You can’t bring up Teez Tabor’s name these days without immediately getting into a debate about whether his speed measurements will hinder his ability to transition into a long career with the Detroit Lions. Tabor himself seems tired of the conversations and is ready to just move on. “I play football, I don’t run track,” Tabor told reporters late last week. “I’m trying out for the NFL, not the Olympics. So I’m in a pretty good spot.”
Some have tried to excuse Tabor’s slow times as a result of a lingering hamstring issue. Tabor has claimed in the past that his hamstring was bothering him as early as before the NFL Combine. While that’s certainly possible, there are some questions about the validity of his timeline of events. If he had truly pulled up lame during his Florida Pro Day, as Tabor told Ian Rapoport, why did none of the scouts or media in attendance report it?
Regardless of why or how Tabor measured so poorly in terms of straight-line speed, this Sport Science video, courtesy of ESPN, suggests it may not matter.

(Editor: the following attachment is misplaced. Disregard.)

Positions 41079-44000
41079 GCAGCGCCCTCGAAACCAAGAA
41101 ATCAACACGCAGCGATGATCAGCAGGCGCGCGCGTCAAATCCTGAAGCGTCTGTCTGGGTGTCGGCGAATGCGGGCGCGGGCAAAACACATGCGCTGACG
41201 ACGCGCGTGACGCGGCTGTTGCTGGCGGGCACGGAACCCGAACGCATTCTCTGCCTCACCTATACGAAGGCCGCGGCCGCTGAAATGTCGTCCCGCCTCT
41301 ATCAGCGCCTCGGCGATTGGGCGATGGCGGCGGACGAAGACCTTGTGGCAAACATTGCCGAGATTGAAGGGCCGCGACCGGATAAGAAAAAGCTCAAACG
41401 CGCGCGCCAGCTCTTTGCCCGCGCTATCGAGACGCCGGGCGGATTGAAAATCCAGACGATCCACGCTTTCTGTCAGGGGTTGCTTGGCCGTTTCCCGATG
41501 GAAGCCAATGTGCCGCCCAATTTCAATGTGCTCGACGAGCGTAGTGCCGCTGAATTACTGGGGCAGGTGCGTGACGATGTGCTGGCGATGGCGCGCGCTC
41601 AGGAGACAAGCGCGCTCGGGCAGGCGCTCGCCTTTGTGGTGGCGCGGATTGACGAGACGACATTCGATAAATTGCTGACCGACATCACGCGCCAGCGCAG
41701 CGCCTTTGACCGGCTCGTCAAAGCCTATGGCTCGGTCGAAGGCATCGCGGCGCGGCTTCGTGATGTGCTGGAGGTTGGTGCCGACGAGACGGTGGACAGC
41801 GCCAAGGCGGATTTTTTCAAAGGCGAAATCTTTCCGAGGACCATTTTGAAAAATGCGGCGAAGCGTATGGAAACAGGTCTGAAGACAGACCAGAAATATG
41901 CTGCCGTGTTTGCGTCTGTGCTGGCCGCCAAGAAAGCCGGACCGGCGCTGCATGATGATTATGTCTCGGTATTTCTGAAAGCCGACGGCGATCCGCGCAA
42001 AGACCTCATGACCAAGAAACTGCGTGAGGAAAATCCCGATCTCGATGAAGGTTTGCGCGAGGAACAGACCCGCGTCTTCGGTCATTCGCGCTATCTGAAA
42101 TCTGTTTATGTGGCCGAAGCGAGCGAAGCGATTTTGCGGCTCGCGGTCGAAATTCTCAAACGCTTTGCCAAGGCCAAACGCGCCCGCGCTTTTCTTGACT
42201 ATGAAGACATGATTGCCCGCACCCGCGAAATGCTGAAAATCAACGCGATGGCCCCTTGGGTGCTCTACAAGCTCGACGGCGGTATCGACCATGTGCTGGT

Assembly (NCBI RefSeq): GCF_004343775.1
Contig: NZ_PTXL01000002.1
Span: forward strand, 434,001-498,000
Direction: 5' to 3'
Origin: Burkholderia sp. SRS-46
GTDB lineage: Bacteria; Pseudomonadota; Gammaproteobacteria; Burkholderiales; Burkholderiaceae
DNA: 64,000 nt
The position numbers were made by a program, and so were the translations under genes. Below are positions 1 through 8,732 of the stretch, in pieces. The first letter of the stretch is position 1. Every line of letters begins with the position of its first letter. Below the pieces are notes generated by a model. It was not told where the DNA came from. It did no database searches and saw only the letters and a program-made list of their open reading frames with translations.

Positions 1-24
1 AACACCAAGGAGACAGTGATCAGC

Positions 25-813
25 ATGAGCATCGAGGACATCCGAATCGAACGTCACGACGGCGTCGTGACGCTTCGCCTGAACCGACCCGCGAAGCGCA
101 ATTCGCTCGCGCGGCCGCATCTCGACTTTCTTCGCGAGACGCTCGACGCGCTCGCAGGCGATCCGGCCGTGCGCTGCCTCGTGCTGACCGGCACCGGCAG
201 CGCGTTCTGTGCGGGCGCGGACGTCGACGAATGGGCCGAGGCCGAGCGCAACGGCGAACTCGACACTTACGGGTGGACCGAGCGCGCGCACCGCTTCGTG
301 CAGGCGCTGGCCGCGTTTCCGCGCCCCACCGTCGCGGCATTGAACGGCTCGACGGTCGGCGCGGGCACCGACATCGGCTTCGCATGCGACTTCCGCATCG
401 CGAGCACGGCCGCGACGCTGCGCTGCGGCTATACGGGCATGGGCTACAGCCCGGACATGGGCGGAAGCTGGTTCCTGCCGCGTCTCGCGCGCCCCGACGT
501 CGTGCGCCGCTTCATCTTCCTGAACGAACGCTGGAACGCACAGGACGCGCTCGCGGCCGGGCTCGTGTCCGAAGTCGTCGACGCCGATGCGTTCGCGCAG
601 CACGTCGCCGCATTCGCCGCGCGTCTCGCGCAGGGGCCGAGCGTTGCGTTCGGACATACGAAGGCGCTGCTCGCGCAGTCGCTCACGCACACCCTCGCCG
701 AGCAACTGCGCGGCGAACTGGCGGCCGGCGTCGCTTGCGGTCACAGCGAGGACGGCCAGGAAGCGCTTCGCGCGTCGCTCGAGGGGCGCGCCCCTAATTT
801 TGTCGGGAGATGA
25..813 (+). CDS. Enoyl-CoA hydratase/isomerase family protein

The video doesn’t talk about Tabor’s speed, but rather his superhuman reaction time. “In our Island Test, Teez showed off his incredible ball-hawking skills,” the show’s host said. “He was able to begin reacting to an out route, deep ball or handoff on average in just .280 seconds. That’s almost 40 percent faster than the average time for defensive backs we tested in our lab for the last five years.”
That’s exactly what Tabor supporters have been screaming in the face of criticism about his speed. “This guy has instincts all day long,” Todd McShay said during ESPN’s live broadcast of the draft. “Tremendous read-and-react skills when his hips are open.”
So how exactly would this closing speed compensate for Tabor’s slow straight-line speed? The Sports Science clip provides a theory:
These fluid hips and quick reflexes mean if a receiver running at 10 miles per hour makes a cut, Teez could theoretically stay about a yard closer to his man than the average NFL cornerback.
The key word there is “theoretically.” Because Tabor has yet to play a single snap in the NFL, these Sports Science measurements are just as useful as his 40 times, which is to say they’re only a small piece of the puzzle.
Still, that last measurement was against NFL peers, not NFL prospects. Combine that with the fact that Tabor played against “SEC speed” his entire college career, and there is reason to believe he can overcome the heavy burden of those poor combine scores.